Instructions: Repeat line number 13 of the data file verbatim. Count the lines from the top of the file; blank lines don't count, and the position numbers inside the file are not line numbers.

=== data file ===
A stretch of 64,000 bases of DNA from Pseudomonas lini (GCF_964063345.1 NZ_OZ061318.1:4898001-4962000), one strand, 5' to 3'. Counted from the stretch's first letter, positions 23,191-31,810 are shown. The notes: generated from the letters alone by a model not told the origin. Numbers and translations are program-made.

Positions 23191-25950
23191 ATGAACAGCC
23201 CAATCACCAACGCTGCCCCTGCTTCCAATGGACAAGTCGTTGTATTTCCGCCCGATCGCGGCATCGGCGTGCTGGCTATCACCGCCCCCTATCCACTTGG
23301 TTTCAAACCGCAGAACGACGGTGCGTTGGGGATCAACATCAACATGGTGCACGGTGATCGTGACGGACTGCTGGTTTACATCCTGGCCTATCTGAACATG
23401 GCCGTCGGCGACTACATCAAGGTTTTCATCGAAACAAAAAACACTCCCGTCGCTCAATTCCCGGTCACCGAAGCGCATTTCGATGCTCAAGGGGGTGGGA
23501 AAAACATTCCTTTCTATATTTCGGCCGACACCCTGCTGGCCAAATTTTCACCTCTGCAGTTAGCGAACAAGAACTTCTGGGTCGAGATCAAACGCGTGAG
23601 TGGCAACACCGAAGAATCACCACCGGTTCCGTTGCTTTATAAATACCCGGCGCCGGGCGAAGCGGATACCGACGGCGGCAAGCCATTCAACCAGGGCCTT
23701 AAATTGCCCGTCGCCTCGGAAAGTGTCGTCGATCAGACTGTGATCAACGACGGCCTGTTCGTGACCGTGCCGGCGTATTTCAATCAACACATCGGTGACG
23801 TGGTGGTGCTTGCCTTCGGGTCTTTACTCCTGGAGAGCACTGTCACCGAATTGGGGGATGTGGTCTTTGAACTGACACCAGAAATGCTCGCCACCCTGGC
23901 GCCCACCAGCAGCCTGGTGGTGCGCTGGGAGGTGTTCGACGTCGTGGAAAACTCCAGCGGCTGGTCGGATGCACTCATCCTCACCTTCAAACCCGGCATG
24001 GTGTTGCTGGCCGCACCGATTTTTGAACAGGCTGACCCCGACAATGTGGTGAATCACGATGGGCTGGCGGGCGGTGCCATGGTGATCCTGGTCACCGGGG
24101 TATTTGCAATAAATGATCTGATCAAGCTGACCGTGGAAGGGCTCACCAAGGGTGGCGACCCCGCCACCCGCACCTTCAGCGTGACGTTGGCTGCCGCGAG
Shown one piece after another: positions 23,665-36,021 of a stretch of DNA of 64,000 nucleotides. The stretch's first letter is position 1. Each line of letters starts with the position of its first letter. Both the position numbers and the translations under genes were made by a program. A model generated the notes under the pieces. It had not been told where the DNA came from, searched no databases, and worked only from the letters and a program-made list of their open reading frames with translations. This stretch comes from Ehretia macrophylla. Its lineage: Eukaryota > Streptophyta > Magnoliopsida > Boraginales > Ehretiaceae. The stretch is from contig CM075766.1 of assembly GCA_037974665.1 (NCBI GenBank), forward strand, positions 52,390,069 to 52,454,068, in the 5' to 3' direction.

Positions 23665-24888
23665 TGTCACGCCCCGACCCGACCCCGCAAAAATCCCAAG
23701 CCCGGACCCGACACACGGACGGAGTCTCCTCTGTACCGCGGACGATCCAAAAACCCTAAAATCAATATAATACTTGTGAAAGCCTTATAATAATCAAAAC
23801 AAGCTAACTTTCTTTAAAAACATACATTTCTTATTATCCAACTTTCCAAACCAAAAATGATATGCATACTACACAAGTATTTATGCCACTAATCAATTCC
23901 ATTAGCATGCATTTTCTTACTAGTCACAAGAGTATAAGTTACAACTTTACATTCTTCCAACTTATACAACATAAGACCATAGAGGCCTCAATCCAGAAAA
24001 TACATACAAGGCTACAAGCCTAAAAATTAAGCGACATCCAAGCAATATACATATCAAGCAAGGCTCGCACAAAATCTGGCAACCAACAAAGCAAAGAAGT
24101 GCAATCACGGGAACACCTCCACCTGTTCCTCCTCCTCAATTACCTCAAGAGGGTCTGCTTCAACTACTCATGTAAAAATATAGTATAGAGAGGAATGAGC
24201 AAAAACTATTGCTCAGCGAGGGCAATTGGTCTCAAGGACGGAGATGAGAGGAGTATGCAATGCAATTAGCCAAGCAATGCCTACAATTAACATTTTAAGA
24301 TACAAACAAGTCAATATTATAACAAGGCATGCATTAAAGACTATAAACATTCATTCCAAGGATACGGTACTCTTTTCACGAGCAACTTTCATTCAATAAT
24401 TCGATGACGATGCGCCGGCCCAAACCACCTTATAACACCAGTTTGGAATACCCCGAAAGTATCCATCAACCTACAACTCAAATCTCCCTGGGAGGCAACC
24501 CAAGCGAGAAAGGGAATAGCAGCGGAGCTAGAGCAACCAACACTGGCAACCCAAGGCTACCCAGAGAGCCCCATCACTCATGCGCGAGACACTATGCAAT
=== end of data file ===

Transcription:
24101 TATTTGCAATAAATGATCTGATCAAGCTGACCGTGGAAGGGCTCACCAAGGGTGGCGACCCCGCCACCCGCACCTTCAGCGTGACGTTGGCTGCCGCGAG